It is said that these Lakewhales measure up to twenty-five feet in length, though sailors of yore have reported sighting ones with a span of forty feet, further contributing to the legends about the inconspicuous “lake monster” of Voron. 


Usually, the Ayrian Lakewhale bears a bluish or black hue, making it difficult 

to spot within Voron’s deep blue waters, though an Ayrian Lakewhale possessing a silvery white hue was spotted on one particular occasion. The whereabouts of this albino whale are unknown, as no Baruch has spotted it since. 








The Voronian Tortoise is the only species of tortoise known to Voron, though its vibrantly golden shell makes it stand out amongst the shades of blue it is so frequently seen amongst. It is averagely sized in comparison to its other aquatic counterparts, spanning about twelve inches in length across its shell. Most frequently, it is spotted loitering upon the shores, sometimes tucked away within tall blades of seagrass.


Astonishingly, gathered evidence suggests that these creatures can withstand the wintry climates all year long, especially peculiar for a reptile suited for warmer temperatures.

Moreover, varying sizes and colours of the Voronian Tortoise have yet to be recorded, though it is quite likely that many subspecies exist within Voron’s evolving ecosystem, perhaps lingering much farther beyond its shores than once anticipated.








This species of fish is the most abundant amongst Voronian sea life, amusingly dubbed the Petrysan cod after Dukes Petyr I and Petyr II of Valwyck. They are fairly large fish, ranging from one to two feet in length, though these sizes can vary. Nonetheless, they are a great source of commerce for the denizens of Lallybroch, seeing as they are so greatly abundant.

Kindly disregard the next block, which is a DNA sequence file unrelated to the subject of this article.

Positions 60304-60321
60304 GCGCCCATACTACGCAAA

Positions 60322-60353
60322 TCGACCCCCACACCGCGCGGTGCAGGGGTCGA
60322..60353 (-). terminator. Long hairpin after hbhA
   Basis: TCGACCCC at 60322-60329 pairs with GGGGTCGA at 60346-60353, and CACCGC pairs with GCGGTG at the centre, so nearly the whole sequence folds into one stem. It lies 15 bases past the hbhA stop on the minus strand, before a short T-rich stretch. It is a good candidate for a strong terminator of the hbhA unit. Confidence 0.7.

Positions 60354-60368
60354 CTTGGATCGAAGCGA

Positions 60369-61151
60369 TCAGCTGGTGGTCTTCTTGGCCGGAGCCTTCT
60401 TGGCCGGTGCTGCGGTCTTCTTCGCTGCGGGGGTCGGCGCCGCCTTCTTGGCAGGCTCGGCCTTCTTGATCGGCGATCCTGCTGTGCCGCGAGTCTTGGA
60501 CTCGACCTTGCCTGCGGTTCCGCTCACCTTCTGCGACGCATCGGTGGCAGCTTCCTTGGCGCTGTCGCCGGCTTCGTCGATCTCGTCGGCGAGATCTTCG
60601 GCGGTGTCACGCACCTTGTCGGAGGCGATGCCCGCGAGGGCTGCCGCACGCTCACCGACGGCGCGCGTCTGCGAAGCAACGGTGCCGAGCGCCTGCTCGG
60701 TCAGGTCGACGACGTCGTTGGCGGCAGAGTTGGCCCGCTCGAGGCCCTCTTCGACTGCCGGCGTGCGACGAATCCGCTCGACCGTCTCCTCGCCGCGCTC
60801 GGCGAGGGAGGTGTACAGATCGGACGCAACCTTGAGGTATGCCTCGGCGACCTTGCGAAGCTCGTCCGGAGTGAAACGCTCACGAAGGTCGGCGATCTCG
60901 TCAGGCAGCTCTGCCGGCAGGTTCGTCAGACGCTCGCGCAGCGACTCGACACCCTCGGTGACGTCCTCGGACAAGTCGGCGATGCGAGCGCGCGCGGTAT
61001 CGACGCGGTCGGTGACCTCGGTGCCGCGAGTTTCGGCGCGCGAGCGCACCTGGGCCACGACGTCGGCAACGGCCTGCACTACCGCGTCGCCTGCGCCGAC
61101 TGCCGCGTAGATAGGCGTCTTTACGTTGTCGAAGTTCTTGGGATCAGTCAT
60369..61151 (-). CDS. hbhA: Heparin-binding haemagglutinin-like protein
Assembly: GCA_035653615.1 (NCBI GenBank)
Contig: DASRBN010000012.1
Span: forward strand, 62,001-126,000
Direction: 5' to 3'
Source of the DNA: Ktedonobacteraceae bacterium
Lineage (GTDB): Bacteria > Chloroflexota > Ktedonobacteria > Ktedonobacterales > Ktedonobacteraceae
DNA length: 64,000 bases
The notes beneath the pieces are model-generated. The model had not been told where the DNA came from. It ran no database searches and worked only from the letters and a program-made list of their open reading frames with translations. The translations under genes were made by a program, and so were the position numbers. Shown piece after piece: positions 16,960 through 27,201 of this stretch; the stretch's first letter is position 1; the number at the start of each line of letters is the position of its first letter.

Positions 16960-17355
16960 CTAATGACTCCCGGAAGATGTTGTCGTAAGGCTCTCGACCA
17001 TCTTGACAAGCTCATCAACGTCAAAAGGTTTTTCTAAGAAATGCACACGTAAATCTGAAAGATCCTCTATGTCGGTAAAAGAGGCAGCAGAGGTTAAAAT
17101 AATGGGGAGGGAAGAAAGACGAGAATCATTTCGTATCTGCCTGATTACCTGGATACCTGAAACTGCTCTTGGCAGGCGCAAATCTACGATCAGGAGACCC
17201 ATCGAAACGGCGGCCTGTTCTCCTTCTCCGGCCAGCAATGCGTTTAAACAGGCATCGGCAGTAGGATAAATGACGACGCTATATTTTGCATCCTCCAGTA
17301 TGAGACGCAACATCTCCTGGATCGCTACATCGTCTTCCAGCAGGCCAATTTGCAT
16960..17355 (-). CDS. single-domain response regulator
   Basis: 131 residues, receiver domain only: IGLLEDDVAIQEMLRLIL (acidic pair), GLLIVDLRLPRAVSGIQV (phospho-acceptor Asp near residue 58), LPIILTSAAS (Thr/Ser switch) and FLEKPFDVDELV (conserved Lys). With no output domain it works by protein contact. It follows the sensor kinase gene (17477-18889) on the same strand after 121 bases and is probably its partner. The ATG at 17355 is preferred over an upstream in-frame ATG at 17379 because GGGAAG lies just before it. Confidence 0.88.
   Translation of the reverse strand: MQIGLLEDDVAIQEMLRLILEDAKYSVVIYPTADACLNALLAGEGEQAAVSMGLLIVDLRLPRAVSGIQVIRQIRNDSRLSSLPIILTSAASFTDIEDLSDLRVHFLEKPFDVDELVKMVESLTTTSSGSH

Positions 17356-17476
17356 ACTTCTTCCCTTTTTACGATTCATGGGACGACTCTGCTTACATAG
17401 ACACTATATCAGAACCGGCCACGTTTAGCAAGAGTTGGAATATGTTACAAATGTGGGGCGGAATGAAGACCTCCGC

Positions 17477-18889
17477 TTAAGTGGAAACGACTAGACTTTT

The Petrysan Cod bears a yellow-brownish hue, though ones possessing a rather bluish tint have been spotted on a few rare occasions. These are dubbed ‘Lucky Cod’ since they are rather rare, and should one spot this type of cod or even catch it, they might just gain some extra luck.








The Ayrian’s Foe fish is a vibrantly coloured sort of catfish native to Voron, typically blue or red in hue. Though it might seem harmless upon first glance, it bears its name for good reason. Sailors that frequent Voron’s waters note that this fish is particularly aggressive and can sting or even bite with its unusually sharp teeth and hinged jaw.


In fact, one legend states that an unfortunate Ayrian sailor lost his finger due to an injury obtained from one of these frisky fishes. Thus, it was dubbed “the Ayrian’s foe” from thereon. Despite its aggressive nature, however, the size of this creature is hardly intimidating as it spans seven to eight inches in width on average. 



Evidently, the biodiversity of  Lake Voron is vast and ever-expanding. Indeed, it is even theorised that there are hundreds of undiscovered species lingering in Voron’s depths. Nonetheless, the flora and fauna recorded presently are confirmed to be unique to Voron’s environment alone, recorded solely by Duchess Isabel I over the span of her lifetime. 


Should any curious soul venture out to Voron’s shores and discover any flora or fauna unrecorded here, it is advised that they send the Duchess Isabel a letter informing her of such.




Her Grace, Isabel A. Baruch, Duchess of Valwyck, Countess of Ayr, Viscountess of Voron, Baroness of Gant, Laval, and Riveryn, Lady of Jorenstadt, Guardian of the Hanseti Coast, Knight of the Order of Queen Maya and the Lily



thank u gus for writing the intro!


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A once decrepit, now deceased, Citrine Crow; Aleksandrya Karina Bihar, would have greatly approved of such studies in the flora and fauna - having had a green thumb herself, in her life.

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The study makes it's way to one zoologist mali'thil in Haelun'or; who greatly appreciates the research!